Education » Overview

Education and labor issues have featured as topics for discussion in our program portfolio since the 1950s. Recognizing that the way we learn and the future of work will change beyond recognition in coming decades, Salzburg Global Seminar is scaling up its commitment to explore these topics through a multi-year program on Education for Tomorrow’s World.

New technologies are taking us faster towards a post-industrial world, even in emerging and least-developed economies. Current teaching systems and metrics are being called into question. Young people, in particular, urgently need skills and support networks to realize their potential and forge individualized pathways for learning and work. Special attention needs to be paid to neglected talent, especially among marginalized groups, exploring how best to identify and nurture this otherwise wasted potential.

Relearning learning is critical to energize truly entrepreneurial societies. This will go far beyond education ministries to involve innovators, neuroscientists, data analysts and students themselves. As well as critically engaging with the ‘supply side’ of education, we must review the “demand side” – how to meet immediate needs to fill current jobs, identify new talents suited to new jobs, and promote access and diversity in a rapidly changing labor market.  

This program, launched in 2015, directly supports action to implement the 2030 Agenda for Sustainable Development (particularly Goal 4). It is a key component of Salzburg Global’s Human Transformation axis for 2016-2020, which recognizes that the digital and life sciences revolutions are radically changing assumptions and systems around education, jobs, families, health and ethics. Managing for change requires personal and organizational resilience, and for new technologies to be rooted in deep understanding of human needs and wants. 

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Getting Smart – Day 4 – “Make schools great again!”
Getting Smart – Day 4 – “Make schools great again!”
Louise Hallman 
To promote social and emotional learning in schools, it is vital to secure the support of a wide variety of stakeholders from parents to policymakers – but how? On the fourth day of Getting Smart: Measuring and Evaluating Social and Emotional Skills, in an effort to test their arguments and rhetorical skills, participants took part in a mock debate and prepared a mock memo to a so-far-unconvinced Minister of Education. Those working to promote social and emotional learning (SEL) often face arguments against implementing SEL programs. Such arguments include: “We’ve lost discipline and order! Children need to know their place... Life is tough, not ‘fun’ or ‘soft.’ Students need to be ready for that and have hard skills – not soft.” “Social and emotional learning programs are an invasion into our private lives. The moral education of our children is the responsibility and choice of parents, as well as churches and communities – not schools. Entrusting our children’s SEL development to schools makes them too powerful, and minimizes role of wider community.” “Data collection of personality tests leads to profiling! And these tests can faked or manipulated.”“Social and emotional learning programs are promoting a liberal, globalized agenda, and trying to universalize morals and values.” “Schools are for teaching reading, writing and arithmetic; SEL programs take valuable time away from this.” Knowing what reasoning can counter these arguments – and which messages resonate with different audiences – would help significantly advance SEL in schools, homes and the wider community.  When dealing with politicians, key points to keep in mind are that the Minister of Education may not have much of a background in education (beyond their own personal experience many years ago) and politicians can often be short-sighted and more focused on their re-election than long-term change. Developing programs than can be easily explained and communicated to a wider public and offer some immediate evidence of improvement – while appealing to their ego and legacy! – might persuade skeptical ministers. Download the full newsletter from Day 4 The Salzburg Global Session Getting Smart: Measuring and Evaluating Social and Emotional Skills is part of the Salzburg Global series Education for Tomorrow's World, hosted partnership with ETS. More information on the session can be found here:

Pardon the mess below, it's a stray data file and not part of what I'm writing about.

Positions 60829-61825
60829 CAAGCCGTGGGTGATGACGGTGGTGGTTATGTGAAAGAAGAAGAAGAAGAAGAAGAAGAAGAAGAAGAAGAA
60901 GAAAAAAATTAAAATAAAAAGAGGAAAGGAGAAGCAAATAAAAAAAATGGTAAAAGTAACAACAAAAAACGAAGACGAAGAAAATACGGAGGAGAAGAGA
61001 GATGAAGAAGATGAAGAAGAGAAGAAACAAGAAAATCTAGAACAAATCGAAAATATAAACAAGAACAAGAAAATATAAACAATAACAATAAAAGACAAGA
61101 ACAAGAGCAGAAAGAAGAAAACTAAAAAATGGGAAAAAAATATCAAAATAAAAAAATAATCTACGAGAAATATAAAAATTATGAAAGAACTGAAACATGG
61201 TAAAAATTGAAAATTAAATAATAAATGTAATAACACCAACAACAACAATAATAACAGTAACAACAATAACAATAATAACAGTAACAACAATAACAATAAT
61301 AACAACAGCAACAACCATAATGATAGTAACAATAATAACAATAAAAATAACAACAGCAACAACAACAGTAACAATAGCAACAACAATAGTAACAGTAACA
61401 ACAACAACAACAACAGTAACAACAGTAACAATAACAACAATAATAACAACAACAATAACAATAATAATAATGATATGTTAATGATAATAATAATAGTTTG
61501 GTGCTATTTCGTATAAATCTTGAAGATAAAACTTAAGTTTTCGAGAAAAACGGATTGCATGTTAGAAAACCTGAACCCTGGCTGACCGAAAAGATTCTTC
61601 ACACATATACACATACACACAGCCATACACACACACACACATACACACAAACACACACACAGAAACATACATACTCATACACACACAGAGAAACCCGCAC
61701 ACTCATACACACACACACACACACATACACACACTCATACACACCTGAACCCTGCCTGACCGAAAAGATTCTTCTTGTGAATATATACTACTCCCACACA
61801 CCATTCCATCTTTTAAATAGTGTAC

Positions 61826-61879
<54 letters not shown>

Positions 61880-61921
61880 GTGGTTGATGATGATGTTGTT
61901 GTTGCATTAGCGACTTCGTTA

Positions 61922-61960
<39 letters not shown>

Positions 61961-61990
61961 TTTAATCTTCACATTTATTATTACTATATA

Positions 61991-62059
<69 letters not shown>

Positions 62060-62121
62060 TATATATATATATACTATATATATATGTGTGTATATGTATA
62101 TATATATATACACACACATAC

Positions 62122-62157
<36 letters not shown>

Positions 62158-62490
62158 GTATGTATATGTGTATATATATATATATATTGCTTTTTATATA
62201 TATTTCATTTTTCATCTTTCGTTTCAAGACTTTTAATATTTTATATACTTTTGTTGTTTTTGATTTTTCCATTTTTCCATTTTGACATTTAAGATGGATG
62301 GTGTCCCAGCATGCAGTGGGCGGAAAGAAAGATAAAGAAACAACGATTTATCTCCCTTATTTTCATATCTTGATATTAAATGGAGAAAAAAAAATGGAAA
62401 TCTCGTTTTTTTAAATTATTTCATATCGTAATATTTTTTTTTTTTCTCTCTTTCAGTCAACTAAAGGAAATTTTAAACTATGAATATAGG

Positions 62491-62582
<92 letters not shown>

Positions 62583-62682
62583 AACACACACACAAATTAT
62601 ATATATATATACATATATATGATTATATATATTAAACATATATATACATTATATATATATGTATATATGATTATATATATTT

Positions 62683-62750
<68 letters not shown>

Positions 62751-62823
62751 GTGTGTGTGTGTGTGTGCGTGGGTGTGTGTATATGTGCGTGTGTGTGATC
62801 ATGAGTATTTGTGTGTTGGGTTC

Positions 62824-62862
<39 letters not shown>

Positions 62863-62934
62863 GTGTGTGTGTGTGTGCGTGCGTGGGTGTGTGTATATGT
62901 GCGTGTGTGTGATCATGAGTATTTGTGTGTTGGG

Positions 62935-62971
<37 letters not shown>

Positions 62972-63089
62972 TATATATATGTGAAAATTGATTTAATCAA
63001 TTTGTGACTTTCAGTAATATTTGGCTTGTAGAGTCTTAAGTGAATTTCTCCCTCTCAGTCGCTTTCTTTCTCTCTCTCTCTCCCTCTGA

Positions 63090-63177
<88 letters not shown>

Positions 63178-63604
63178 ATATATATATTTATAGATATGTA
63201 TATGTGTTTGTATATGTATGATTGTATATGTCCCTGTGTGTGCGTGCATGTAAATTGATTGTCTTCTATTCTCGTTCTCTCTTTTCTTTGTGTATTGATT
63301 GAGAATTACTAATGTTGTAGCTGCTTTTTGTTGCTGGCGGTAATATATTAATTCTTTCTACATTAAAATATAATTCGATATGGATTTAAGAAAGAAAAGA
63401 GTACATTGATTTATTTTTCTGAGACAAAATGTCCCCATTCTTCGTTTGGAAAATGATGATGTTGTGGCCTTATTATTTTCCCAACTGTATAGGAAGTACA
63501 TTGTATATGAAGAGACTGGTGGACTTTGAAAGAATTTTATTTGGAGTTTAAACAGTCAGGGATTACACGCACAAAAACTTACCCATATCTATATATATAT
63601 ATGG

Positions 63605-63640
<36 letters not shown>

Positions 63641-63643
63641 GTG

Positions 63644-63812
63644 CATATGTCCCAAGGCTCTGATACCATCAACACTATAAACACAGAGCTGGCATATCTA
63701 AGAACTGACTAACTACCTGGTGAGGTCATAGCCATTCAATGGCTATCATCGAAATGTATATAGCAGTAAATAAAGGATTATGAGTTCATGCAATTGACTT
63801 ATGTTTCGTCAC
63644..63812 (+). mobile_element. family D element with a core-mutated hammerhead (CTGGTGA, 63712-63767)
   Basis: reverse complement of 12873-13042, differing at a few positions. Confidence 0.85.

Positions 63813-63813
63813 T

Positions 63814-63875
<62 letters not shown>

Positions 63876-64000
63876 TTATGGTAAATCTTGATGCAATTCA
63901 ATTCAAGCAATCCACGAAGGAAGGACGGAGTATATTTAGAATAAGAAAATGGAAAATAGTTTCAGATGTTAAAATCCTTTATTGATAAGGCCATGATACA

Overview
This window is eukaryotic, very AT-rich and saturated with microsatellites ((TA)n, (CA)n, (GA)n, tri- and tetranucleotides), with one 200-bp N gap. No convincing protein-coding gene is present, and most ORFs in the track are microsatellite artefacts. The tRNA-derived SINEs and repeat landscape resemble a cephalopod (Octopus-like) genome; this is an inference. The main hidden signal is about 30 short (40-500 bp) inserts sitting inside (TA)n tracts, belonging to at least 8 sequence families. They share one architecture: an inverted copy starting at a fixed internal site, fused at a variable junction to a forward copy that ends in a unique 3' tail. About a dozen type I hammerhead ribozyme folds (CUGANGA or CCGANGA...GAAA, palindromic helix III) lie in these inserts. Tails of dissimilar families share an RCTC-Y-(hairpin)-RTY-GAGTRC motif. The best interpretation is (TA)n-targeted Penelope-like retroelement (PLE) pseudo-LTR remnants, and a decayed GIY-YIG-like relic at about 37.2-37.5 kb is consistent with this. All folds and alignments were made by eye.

Salzburg Statement Measuring and Evaluating Social and Emotional Skills

Salzburg Statement on Realizing Human Potential through Better Use of Assessment & Data in Education

Salzburg Statement - Quality Early Childhood Development and Education for all Girls and Boys